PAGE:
Horizon 2020 (H2020) was the biggest research and innovation programme of the EU, running from 2014 to 2020 with nearly €80 billion available for funding. The Innovation and Networks Executive Agency was running parts of 2020 in the areas of energy. Following the conclusion of the respective H2020 Work Programmes, a last one-off Horizon 2020 Green Deal call, was published on 18 September 2020 (with submission of proposals deadline on 26 January 2021). With approximately 1 billion euros available, this call aims at selecting projects to be implemented within the next 5 years and aligns its scope with the new political priorities of the European Commission for a systemic transformation towards a climate-neutral continent by 2050. The Horizon 2020 Green Deal Call focuses on rapid scalability, dissemination and uptake to bring real benefits to Europeans in their daily life. Many of its areas and topics will be managed by the Agency, in principle the ones related to energy, transport and climate challenges.
The Green Deal call makes the bridge between the Horizon 2020 and the even more ambitious 9th Framework Programme, named "Horizon Europe" that will replace H2020 and will run until 2027. Subject to its formal adoption expected by April 2021, this new programme is expected to provide €100 billion in funding.
As in H2020, Horizon Europe’s respective Work Programmes will cover the whole 7 year period. The first Work Programme will cover the first 2 years of the new programme and will detail the direct actions. The structure of the new Horizon Europe consists of 3 basic pillars (similar to the ones of H2020). Within its second (II) pillar, 6 distinctive clusters aim to address "Global Challenges and European Industrial Competitiveness". Cluster five focuses on "Climate, Energy and Mobility" actions (that will be further specified within the respective work programmes once adopted). The Agency is expected to manage the respective parts of this cluster, focusing on energy, mobility and climate change challenges and more specifically to:
- Contribute to boosting cost performance and reliability of renewable energy solutions and to making the energy grid more flexible and secure;
- Create inclusive growth and employment in Europe, bringing down costs for consumers and reducing EU’s energy import dependency by developing energy efficient demand side solutions;
- Deliver technological and socio-economic breakthroughs necessary to achieve climate neutrality and zero pollution of the building stock by 2050 and support the recovery, upgrade and/or conversion of industrial excess (waste) heat, as well as electrification of heat generation in industry;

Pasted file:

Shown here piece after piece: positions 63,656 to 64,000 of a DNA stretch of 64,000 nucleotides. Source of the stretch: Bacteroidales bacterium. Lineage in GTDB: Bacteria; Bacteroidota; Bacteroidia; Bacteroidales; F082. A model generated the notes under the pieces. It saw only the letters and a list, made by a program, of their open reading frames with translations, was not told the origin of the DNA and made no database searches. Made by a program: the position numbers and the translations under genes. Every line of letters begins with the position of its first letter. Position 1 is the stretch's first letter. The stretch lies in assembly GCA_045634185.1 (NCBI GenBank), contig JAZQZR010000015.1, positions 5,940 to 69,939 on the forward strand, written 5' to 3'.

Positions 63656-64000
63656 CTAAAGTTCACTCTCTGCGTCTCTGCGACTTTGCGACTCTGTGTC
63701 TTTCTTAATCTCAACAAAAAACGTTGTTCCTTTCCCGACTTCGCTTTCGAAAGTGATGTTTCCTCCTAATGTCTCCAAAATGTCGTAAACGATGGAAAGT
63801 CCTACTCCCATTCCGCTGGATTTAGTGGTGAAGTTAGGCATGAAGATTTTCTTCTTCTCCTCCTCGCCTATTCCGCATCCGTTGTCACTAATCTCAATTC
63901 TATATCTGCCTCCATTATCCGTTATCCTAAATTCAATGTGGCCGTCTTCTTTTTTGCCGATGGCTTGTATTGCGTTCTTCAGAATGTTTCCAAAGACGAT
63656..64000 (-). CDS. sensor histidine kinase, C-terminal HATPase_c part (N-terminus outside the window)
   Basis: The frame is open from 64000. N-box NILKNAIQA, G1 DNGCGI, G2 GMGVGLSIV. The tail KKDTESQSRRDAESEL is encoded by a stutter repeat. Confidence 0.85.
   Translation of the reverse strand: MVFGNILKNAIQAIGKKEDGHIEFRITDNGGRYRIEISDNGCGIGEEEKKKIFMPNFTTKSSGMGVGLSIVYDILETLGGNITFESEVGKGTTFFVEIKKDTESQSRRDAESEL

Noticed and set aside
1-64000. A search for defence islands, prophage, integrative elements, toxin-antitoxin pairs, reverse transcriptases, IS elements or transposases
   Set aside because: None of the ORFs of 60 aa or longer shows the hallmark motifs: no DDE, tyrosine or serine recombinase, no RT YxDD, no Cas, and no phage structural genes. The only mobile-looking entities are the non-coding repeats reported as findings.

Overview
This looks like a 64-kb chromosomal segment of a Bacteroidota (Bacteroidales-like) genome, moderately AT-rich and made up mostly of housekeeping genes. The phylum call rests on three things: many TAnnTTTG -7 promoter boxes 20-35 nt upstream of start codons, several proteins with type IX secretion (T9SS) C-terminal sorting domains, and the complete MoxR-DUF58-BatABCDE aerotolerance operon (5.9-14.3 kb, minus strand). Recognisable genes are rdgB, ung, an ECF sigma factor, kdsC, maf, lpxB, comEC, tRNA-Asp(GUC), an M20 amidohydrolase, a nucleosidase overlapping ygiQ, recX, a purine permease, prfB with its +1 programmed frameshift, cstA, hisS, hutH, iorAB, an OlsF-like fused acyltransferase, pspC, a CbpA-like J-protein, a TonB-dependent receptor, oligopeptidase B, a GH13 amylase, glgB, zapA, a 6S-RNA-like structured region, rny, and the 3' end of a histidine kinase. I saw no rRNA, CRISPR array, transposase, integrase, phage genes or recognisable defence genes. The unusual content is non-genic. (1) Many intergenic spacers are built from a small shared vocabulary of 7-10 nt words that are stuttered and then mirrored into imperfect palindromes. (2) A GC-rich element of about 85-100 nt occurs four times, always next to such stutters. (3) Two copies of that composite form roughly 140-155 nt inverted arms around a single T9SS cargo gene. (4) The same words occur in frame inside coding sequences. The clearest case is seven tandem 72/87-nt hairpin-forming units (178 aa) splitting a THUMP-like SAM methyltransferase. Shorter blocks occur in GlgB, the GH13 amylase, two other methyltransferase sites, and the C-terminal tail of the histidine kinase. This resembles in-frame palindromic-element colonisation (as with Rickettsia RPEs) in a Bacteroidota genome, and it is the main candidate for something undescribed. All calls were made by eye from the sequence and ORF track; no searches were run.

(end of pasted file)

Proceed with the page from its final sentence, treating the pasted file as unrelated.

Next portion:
- Achieve new cross-sectoral energy solutions enabling the clean energy transition and more secure and competitive energy supply.
Fighting climate change can only be achieved by drastically reducing the emissions produced by crucial sectors of the European economy such as energy, while its equally important to improve the competitiveness of the respective industries as well as the quality of the services that these sectors bring to society. The new Horizon Europe programme will aim to establish a better understanding of the causes, evolution, risks, impacts and opportunities of climate change and address global challenges in line with the 17 UN Sustainable Development Goals for a sustainable future for all by 2030 while supporting the European Green Deal action plan for achieving climate neutrality by 2050.
Its targeted R&I actions will focus on the goal to make the EU energy systems more climate and environmentally friendly, but also smarter, safer, resilient, inclusive, competitive and efficient. Overall, technological, economic and societal transformations are required to achieve climate neutrality and to ensure a socially fair transition. More focused and efficient research and innovation actions can bring this revolution faster and more efficiently.
However, no matter how important it is to generously invest in research and innovation, it is of equal importance to combine and complement all the different actions that focus on fighting climate change, by establishing synergies among the respective EU programs. The Agency, managing all programmes (Innovation Fund, CEF Energy & Mobility and LIFE for environmental and climate actions) that are focusing on climate, energy and mobility sectors, is ideally placed to reinforce the dialogue among them and ensure their optimal use, achieving the highest impact for a greener Europe.